NPR says it will no longer distribute "World of Opera" as a result of Baltimore show host Lisa Simeone's activities with an Occupy D.C. protest group.
WDAV, the North Carolina classical music station that produces the show, said it will keep Simeone as host and try to distribute the show on its own. About 60 NPR member station had been carrying the show. WDAV is licensed to Davidson College, a school of about 1,800 students, according to station spokeswoman Lisa Gray.
"Our view is it's a potential conflict of interest for any journalist or any individual who plays a public role on behalf of NPR to take an active part in a political movement or advocacy campaign," NPR spokeswoman Dana Davis Rehm told The Associated Press. "Doing so has the potential to compromise our reputation as an organization that strives to be impartial and unbiased."
On Wednesday, Simeone was fired as host from the public-radio documentary show "Soundprint." The reason given by the Laurel-based production company, according to Simeone, is that she had violated NPR's Ethics Code. Simeone told the Sun that she does not believe she has, because she is not functioning as an NPR journalist.
Read Sun reports on the controversy here, here, here and here.
The fourth post lays out the spot NPR found itself as a result of the conflict between its ethics code and Simeone's activities as a spokeswoman for October 2011, one of the groups encamped in Washington. That post also includes an interview with Simeone done late Friday with her views on NPR possibly dropping the show.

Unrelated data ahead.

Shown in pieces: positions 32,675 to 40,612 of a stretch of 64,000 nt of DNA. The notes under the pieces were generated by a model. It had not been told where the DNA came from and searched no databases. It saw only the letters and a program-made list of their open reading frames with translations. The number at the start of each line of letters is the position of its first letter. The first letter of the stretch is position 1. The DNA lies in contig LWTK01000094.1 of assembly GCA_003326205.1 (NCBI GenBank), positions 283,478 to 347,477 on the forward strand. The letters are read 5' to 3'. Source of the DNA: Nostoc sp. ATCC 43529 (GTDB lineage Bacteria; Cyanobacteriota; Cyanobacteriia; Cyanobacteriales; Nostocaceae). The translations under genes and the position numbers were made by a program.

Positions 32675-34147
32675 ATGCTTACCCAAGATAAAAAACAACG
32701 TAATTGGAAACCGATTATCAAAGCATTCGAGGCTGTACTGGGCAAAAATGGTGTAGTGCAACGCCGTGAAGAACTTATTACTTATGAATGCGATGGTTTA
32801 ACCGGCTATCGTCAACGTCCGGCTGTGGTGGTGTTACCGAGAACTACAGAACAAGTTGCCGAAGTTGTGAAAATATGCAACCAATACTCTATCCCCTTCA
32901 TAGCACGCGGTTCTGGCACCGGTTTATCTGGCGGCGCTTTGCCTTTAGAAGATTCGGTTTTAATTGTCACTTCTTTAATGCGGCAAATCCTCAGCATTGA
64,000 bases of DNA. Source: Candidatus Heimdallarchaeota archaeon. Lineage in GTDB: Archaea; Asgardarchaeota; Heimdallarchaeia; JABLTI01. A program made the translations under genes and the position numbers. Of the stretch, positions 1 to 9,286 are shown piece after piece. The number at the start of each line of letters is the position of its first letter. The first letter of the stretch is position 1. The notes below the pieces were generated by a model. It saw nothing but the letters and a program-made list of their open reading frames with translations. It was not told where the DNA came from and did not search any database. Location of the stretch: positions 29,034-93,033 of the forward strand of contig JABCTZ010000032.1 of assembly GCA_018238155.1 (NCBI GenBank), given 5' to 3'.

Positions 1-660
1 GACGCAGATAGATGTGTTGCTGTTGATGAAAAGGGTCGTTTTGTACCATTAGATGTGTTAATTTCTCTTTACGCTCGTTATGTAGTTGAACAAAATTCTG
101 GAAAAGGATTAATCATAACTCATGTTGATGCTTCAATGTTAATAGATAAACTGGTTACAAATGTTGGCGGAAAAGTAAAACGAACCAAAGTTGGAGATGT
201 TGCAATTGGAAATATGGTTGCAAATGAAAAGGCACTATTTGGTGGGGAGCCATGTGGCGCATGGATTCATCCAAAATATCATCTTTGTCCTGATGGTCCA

Simeone said in the Friday afternoon interview that she thought the controversy was "really overblown."
After hearing of NPR's decision not to distribute the show, she called the decision an "over reaction" in an interview with NPR.
NPR also addressed online Simeone's assertion of a double standard at the public radio giant -- a charge she made in an email exchange with me Wednesday night. Read that here.
Here is what NPR posted on the issue:
She also told The Baltimore Sun she felt NPR was treating her differently.
"This sudden concern with my political activities is also surprising in light of the fact that Mara Liaason reports on politics for NPR yet appears as a commentator on FoxTV, Scott Simon hosts an NPR news show yet writes political op-eds for national newspapers, Cokie Roberts reports on politics for NPR yet accepts large speaking fees from businesses," Simeone said.
Rehm said NPR does not "see a valid comparison." She said those are "entirely different situations." She said Simeone was being an activist, which is "quite different" from what host Scott Simon does.
In an update, NPR added:
In an interview with us, Simeone said she thought there was no difference between her "partisanship and theirs." She said to make that distinction was "nonsense."
Here's the statement WDAV posted on its website:
Effective November 11, 2011, WDAV will begin distributing the popular program World of Opera, which had previously been distributed by NPR. Listeners’ experience of the show will be unchanged: World of Opera will continue to feature the same high-quality operas from European and American opera houses, and Lisa Simeone will continue as host. World of Opera, carried by some 60 public radio stations across the nation, is the only radio show in America devoted to broadcasting full-length operas captured in performance from around the world.
NPR drops opera show over host Lisa Simeone's Occupy D.C. activist role
North Carolina station will distribute 'World of Opera' on its own with Baltimore broadcaster as host
Occupy D.C. protesters